Even though I was intimidated during my first few trips to Jamesville Beach, I reminded myself that each triathlete used to be in my newbie shoes, so everything I was feeling—uncertainty, inadequacy, lack of experience—was normal.

I knew practicing and asking questions would remedy these feelings, and even after completing my first triathlon, I’m still seeking advice from more experienced triathletes.  There’s so much to learn!

Practice makes almost-perfect, but watching is helpful, too.

You need to practice any skill to get good at it, but it’s also worthwhile to take a step back and observe.  By volunteering at the Syracuse Ironman 70.3 and watching the men’s and women’s Olympic triathlons, I noticed what worked and what didn’t.

Triathloning isn’t just a sport; it’s a lifestyle.

After deciding to train for a sprint triathlon, my lifestyle has undergone a small shift.  I’ve always maintained a healthy lifestyle, and triathloning has only intensified it:  My summer days revolve around workouts, races, and rest days; I wake up early to train and go to bed at a reasonable hour; I watch what I eat and follow a “food is fuel” approach in the weeks leading up to a race; my social networks (both in-person and digital) have expanded to include fellow triathletes, biking gurus, and knowledgeable mentors.  Basically, almost every decision I make—both those related to trishorts and ones that aren’t exclusive to Bodyglide and the like—needs to answer this question:  “How is this helping me become a better triathlete?”

Having the support of your family and friends is invaluable.

Training for a sprint swim-bike-run event falls on the initial tip of the triathlon iceberg—can you imagine preparing for an intermediate-/Olympic distance or half- and full-Ironman?—and I needed my support system.  Even though they thought completing a triathlon was nuts, my parents still supported my goal and bought me a road bike as a college graduation present.  My extended family thought my decision was nuts, too, but they always asked about my training; my aunt event road the Cazenovia Triathlon bike course with me.

As race-day approached, my mom spotted me countless times when I practiced open-water swimming.  When I made plans to Skype with my friends from college, they were understanding about my 9-9:30 p.m. bedtime. (And they also refrained my calling me after they consumed adult beverages during the wee hours of the morning because I “actually needed to sleep because I was training.”) And on race-day, my family came out in full force to cheer me; heck, they even made me a sign!

Although trying at times (pun unintended), this triathlon journey is definitely one of the most rewarding things I’ve ever done.  I’m totally hooked, and I can’t wait for my next race on Sept. 1!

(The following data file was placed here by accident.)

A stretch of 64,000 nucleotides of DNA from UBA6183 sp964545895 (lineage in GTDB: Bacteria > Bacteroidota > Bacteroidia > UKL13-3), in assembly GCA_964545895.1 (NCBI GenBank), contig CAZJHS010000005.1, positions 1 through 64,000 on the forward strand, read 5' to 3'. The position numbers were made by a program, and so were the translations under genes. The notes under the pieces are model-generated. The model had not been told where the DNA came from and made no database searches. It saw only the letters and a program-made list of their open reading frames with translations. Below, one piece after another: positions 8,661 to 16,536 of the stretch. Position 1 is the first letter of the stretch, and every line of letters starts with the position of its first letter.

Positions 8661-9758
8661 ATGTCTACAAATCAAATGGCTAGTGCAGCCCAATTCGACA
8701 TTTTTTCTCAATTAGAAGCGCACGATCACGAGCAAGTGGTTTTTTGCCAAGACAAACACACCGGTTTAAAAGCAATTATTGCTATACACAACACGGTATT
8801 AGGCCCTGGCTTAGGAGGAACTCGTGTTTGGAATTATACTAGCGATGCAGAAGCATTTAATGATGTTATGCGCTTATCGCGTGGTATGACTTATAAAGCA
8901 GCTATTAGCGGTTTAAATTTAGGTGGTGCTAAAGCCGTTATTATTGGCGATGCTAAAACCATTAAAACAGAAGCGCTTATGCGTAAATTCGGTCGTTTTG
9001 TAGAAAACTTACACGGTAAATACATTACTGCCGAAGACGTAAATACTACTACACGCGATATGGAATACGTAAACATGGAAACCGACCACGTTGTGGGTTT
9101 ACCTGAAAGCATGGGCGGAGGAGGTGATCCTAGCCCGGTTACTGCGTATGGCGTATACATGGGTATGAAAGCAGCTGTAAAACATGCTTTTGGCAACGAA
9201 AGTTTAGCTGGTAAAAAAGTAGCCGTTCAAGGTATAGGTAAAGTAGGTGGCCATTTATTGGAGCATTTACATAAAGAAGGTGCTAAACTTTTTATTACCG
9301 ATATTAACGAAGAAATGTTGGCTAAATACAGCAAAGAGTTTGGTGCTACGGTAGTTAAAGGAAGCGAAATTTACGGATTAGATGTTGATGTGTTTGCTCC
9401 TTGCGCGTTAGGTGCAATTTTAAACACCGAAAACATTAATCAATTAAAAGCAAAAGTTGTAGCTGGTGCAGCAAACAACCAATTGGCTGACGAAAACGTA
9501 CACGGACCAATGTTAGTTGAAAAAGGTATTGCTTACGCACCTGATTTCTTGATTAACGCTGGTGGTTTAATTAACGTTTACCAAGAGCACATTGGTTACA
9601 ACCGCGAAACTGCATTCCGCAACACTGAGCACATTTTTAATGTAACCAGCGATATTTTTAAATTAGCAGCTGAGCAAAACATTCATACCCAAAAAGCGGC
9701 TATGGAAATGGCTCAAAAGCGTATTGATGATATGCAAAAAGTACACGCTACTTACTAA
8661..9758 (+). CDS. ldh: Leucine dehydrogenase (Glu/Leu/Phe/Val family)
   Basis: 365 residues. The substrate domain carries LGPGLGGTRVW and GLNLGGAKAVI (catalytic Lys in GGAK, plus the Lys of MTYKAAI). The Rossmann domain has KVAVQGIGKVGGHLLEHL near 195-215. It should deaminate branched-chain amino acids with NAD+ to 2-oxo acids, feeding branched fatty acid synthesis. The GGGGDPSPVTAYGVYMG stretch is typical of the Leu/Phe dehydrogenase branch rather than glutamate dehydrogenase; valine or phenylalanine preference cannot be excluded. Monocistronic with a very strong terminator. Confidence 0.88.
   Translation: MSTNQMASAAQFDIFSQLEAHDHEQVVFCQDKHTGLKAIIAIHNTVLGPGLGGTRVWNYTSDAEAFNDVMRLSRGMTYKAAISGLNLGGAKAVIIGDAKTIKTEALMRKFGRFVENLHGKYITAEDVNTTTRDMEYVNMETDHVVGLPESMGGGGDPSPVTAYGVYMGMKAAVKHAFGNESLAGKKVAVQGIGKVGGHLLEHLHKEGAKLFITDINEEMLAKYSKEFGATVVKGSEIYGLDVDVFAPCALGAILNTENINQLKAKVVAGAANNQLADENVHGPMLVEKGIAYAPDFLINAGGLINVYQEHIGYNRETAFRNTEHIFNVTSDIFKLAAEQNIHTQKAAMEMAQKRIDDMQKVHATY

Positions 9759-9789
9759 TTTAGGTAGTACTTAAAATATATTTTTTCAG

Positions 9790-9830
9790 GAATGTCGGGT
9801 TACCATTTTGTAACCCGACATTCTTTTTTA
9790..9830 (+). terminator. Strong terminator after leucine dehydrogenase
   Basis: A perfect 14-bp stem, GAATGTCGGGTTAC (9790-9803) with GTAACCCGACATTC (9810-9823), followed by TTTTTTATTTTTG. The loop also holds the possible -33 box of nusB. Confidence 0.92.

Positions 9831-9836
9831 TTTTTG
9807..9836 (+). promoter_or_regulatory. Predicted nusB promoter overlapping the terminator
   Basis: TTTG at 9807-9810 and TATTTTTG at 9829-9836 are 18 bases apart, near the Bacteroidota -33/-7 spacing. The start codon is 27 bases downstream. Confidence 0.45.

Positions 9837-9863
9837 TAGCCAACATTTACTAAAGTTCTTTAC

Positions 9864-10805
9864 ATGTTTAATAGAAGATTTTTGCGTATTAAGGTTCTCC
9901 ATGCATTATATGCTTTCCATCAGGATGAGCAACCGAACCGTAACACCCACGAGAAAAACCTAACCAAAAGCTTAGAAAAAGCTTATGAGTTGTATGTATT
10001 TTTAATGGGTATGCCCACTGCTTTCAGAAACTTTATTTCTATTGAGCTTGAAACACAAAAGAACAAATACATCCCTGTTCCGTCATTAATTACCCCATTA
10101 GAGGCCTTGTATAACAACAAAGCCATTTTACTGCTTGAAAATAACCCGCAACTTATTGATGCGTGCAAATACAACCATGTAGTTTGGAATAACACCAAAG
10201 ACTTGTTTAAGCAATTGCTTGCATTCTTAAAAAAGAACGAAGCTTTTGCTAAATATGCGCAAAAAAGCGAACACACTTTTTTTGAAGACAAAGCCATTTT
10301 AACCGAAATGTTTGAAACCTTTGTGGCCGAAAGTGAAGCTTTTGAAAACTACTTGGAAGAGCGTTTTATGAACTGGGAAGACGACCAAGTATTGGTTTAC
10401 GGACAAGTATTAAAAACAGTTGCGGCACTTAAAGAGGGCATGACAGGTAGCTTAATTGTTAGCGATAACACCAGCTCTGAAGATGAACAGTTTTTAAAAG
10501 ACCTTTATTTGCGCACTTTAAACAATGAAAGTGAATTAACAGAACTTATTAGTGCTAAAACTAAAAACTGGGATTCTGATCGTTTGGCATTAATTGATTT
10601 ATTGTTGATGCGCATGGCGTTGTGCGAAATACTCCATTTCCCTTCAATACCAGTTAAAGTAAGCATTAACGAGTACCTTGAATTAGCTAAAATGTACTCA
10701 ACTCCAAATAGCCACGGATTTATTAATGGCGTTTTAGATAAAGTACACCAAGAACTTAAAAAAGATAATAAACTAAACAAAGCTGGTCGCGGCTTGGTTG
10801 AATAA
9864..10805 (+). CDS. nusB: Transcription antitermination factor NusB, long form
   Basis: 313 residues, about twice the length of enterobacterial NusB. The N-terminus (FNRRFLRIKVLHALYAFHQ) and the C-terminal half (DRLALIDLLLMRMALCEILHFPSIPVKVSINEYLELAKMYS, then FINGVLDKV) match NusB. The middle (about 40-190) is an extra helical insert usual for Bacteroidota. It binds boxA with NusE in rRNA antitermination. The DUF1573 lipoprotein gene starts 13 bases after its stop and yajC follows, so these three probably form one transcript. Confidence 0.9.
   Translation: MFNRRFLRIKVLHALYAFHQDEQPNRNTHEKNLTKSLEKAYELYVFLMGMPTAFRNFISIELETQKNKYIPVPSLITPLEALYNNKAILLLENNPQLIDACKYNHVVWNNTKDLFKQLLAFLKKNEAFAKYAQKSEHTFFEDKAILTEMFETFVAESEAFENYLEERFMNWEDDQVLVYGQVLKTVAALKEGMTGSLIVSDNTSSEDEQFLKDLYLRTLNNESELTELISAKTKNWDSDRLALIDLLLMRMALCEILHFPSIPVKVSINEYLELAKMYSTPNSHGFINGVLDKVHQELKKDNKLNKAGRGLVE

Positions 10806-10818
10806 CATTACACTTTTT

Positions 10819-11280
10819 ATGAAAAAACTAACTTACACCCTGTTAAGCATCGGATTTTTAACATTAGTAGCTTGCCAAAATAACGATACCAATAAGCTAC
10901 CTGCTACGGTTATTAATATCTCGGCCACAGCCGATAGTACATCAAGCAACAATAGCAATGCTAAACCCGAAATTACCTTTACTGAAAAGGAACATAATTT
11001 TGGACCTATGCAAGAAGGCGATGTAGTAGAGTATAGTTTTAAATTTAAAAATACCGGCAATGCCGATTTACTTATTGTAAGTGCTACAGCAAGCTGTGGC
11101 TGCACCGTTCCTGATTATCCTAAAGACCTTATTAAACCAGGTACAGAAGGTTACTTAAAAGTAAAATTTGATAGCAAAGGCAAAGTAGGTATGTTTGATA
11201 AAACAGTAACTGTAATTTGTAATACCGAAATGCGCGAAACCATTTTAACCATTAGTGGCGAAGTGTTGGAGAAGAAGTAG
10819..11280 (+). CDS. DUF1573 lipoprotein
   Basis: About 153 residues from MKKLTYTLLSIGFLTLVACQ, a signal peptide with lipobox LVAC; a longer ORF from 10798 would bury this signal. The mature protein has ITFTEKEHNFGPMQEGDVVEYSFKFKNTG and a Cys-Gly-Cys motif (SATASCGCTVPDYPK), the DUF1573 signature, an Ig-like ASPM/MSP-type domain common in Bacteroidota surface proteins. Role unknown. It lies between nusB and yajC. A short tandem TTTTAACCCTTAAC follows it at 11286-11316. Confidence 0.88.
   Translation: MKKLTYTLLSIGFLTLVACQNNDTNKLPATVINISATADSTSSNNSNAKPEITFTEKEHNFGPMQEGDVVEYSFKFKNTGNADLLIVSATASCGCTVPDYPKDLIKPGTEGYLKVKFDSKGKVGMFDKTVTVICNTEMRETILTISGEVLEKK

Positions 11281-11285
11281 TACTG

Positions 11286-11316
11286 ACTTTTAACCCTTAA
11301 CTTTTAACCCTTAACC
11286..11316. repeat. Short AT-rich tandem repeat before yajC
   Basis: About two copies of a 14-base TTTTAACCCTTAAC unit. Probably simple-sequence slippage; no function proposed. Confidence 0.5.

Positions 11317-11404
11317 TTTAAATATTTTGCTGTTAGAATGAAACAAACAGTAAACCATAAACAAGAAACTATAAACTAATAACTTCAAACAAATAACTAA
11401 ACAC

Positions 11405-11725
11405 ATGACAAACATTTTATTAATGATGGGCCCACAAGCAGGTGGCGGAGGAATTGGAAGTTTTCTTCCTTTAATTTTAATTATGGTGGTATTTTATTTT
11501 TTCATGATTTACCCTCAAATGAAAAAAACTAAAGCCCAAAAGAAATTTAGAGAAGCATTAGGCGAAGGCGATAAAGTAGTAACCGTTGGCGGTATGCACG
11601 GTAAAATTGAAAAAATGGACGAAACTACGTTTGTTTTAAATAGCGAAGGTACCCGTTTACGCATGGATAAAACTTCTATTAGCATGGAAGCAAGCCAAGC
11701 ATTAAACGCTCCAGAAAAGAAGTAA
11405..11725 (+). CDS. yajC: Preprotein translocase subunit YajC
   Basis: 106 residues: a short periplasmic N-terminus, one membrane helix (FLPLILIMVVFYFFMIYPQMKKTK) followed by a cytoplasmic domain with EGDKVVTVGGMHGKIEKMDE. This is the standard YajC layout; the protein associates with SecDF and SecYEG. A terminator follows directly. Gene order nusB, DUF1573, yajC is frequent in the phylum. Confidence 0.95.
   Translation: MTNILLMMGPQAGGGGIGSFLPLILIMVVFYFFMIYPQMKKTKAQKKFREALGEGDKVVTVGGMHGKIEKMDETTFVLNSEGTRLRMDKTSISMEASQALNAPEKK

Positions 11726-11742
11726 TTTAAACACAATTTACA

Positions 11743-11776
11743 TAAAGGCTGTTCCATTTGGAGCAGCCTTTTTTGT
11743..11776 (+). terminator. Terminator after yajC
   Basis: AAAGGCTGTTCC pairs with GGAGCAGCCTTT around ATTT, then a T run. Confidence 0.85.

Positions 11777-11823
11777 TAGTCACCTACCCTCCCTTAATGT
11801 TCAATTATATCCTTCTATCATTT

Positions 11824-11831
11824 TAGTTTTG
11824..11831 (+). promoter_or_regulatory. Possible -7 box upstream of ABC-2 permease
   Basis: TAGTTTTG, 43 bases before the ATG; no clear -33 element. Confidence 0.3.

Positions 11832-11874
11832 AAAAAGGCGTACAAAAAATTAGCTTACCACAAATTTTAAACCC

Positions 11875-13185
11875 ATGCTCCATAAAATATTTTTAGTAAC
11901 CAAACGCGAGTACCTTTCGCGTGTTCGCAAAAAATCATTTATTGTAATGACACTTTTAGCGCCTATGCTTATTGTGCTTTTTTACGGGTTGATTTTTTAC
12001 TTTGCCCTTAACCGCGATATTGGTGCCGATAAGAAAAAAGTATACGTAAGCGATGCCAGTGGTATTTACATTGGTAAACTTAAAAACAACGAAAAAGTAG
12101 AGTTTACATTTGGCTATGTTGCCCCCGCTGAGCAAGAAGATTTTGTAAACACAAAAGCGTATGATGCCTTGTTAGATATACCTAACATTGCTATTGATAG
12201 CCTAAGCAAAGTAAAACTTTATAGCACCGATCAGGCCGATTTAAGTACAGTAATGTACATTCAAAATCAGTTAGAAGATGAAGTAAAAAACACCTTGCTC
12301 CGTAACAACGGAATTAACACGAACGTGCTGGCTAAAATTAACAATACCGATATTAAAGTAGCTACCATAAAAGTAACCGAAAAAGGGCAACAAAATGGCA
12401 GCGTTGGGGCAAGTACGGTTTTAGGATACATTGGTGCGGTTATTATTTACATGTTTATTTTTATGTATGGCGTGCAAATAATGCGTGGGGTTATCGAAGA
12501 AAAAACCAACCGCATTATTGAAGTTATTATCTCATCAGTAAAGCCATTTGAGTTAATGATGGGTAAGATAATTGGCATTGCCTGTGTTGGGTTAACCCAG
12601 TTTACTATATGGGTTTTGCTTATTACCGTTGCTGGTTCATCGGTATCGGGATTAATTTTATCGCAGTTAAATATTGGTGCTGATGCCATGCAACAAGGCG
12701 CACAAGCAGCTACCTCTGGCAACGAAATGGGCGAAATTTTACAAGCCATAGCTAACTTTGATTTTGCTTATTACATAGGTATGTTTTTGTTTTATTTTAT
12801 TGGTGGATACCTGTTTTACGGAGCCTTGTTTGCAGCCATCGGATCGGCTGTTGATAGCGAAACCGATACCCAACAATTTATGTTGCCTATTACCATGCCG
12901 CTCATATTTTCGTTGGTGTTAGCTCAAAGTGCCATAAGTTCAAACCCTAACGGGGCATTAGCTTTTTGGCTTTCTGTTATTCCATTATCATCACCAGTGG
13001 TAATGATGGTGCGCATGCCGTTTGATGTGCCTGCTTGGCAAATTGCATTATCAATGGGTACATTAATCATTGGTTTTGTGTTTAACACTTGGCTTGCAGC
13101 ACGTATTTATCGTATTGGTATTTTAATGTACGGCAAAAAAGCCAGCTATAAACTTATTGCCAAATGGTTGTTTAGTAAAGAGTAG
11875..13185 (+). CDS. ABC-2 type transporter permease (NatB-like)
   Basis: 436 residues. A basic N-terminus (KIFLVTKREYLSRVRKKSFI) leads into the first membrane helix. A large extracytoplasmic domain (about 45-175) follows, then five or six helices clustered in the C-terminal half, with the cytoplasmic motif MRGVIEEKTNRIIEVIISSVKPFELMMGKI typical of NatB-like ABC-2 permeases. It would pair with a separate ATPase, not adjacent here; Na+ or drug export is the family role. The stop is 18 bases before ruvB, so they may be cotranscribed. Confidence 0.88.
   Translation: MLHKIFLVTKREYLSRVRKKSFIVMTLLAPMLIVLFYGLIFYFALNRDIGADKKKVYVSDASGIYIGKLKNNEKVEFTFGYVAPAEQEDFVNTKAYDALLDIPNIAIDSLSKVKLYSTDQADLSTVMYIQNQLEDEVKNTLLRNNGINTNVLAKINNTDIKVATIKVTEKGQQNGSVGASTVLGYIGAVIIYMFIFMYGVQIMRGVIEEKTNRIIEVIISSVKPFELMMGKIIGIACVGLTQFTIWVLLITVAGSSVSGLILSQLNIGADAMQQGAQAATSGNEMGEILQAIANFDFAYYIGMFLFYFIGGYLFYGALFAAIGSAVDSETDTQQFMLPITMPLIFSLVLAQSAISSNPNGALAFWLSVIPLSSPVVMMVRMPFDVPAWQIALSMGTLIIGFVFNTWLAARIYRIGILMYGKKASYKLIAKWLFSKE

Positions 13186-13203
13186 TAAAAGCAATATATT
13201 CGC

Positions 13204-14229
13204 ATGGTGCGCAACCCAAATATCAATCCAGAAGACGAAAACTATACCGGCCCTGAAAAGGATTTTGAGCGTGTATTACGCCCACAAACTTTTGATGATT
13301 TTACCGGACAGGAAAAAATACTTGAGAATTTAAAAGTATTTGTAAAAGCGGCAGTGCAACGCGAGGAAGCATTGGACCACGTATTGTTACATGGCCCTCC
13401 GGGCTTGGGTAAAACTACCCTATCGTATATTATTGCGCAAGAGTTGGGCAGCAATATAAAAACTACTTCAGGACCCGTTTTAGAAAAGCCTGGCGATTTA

What fitness journey have you embarked on recently?  Was it smooth sailing, or did you experience a learning curve?  What did you learn from the experience?

6 responses to “What I Learned From Doing My First Triathlon

  1. good for you, Carrie! Hope to see you at a bunch of tris next season!

  2. “What fitness journey have you embarked on recently?”: With 90 more pounds to shed, I’ve had to be willing to make changes when my body levels out. Currently I am needing more cardio on my three gym off days. On two of those days I am making weekly goals to bike 7 miles w/10 inclines.

    Was it smooth sailing, or did you experience a learning curve?  It’s extremely difficult for me. It hurts and is very challenging. I have to set my mind early in the day that I will complete this goal.

    What did you learn from the experience? That I am strong enough. Just because it hurts doesn’t mean I should stop doing it. i wear a heart monitor and it will spike in the 150’s on those inclines…It drops back down quick, so I just have to push through it. i refuse to stop and push the bike.

    September 1 will be here before you know it! Exciting! i’m going to look into finding a local 5K to work toward .

  3. Carrie –

    My journey is almost a duplicate of yours. I dove headfirst into running about a year ago getting ready for my first 5K. My thought process was that the only way I was going to be able to make the sweeping body/fitness changes I wanted was to involve a high degree of running.

    A buddy of mine (former lymphoma survivor and heart transplant recipient) became involved in L&L Society Team-in-Training in preparing for his first 5K. As his addiction grew, so did mine. He’s already completed a 70.3 and a couple of 1/2 marathons, and he successfully signed up for Lake Placid Ironman for 2013.

    My first tri is in 3 weeks from writing this, and I’m completely stoked. Love your blog and I enjoy following your exploits!

    • Looking back, I can see how running was just the tip of the iceberg. It’s still my favorite part of a triathlon, but I also truly enjoy swimming and biking now, too. Good luck in your first tri–you will love it! 🙂